Wherever you have boats and coastlines, you’ll also want to put a lighthouse too. But on a recent night the beacon of Shimonoseki’s Tsunoshima lighthouse wasn’t the only thing shining in the darkness, as observers also roughly a dozen mysterious-looking lights in the night sky.
The ocean is full of a massive array of undiscovered species, so scientists are always finding new types of creatures lurking offshore. The circle-making pufferfish discovered in 2013 are one great example of a species mankind only recently encountered for the first time.
But you don’t have to take our word for it — the International Institute for Species Exploration (IISE) even included it in their 2015 Top Ten New Species list!
You guys, it’s May, so that means you can finally go see the beautiful wisteria tunnel that we told you about last October! If you find yourself anywhere near northern Kyushu or have time for a weekend getaway, head to Fukuoka Prefecture’s Kitakyushu City. If you think we’re exaggerating or doctoring the pictures to make them more beautiful (we’re not), at least trust the opinion of the Japanese Twitter users gushing over the wisteria’s beauty!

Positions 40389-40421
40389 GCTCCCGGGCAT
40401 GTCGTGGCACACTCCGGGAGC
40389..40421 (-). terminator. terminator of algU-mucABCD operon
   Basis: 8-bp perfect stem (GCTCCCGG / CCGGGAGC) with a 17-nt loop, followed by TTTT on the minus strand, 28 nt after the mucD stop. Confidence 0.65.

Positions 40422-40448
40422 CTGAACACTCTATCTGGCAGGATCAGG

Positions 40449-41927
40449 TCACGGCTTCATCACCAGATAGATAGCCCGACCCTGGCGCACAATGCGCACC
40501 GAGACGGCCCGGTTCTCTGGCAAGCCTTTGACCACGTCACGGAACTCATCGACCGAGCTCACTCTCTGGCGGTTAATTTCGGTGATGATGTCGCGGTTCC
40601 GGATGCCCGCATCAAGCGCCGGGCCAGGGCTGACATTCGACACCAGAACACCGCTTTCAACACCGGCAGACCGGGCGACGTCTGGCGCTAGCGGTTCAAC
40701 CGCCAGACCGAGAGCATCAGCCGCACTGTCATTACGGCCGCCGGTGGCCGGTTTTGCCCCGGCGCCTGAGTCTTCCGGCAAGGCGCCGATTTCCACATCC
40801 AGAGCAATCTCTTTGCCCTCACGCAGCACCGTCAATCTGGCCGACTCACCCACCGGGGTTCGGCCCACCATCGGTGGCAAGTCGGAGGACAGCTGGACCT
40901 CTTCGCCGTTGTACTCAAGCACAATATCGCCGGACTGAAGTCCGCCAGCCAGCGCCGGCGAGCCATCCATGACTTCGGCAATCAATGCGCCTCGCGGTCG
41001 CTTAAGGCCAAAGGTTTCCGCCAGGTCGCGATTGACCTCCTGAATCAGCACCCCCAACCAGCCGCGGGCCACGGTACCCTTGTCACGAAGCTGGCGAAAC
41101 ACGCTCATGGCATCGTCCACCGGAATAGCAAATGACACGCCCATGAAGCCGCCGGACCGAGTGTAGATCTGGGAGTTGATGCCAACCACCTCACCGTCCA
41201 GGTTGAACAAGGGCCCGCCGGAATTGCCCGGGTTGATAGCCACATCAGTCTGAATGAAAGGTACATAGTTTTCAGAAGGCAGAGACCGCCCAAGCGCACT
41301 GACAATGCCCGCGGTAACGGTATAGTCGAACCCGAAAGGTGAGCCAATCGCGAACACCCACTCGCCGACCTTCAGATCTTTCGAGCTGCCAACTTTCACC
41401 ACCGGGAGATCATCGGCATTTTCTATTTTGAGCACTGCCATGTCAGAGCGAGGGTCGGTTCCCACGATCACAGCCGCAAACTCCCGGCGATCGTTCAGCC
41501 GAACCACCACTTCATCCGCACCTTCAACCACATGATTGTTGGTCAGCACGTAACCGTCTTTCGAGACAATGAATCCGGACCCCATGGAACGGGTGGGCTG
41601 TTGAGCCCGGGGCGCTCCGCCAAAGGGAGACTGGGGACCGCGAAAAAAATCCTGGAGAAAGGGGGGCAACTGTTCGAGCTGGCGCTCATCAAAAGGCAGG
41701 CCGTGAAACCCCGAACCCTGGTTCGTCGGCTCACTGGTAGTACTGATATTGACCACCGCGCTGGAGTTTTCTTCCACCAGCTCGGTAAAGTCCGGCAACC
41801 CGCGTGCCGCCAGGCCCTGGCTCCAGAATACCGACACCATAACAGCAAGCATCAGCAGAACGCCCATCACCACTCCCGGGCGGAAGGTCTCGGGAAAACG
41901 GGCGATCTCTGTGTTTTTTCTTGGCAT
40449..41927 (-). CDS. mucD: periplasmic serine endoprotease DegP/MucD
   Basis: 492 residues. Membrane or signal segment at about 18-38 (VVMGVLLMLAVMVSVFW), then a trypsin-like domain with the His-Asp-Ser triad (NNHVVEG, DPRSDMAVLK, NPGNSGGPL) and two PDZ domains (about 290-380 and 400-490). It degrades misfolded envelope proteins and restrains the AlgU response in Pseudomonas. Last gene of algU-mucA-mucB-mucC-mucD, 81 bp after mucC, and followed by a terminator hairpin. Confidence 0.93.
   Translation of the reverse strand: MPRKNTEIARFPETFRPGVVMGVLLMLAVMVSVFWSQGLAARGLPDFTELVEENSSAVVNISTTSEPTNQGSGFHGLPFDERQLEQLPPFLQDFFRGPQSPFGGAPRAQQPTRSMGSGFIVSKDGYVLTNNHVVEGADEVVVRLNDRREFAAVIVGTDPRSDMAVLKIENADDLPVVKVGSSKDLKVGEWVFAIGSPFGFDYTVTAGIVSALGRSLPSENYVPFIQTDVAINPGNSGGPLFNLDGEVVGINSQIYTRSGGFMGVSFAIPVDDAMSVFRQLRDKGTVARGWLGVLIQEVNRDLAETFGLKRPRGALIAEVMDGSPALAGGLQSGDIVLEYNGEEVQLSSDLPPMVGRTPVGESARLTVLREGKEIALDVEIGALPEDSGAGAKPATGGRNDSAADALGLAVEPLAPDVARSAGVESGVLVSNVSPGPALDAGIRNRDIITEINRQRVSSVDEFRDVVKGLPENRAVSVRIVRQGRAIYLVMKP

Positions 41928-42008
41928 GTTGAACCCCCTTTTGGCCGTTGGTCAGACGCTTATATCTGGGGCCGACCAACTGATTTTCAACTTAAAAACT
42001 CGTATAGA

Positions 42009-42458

Just north-west of Tokyo, in Tokorozawa, Saitama Prefecture, there’s a beautiful stretch of greenery known as Totoro’s Forest. Containing fields, hills and rice paddies, this is hallowed ground for any Ghibli fan. Not only is this the actual inspiration for the animated film My Neighbour Totoro, the land itself is so beloved by Studio Ghibli legend Hayao Miyazaki that he’s made a generous donation to protect the area from housing developments, participates in regular volunteer events and is said to take daily walks through the woods.
Now, for two days this spring, you too can take a stroll through Totoro’s magical forest, with a walking event organised by the Totoro no Furusato Foundation. Stopping at a number of scenic locations and covering a distance of 15 km each day, you never know who you might meet during this special event!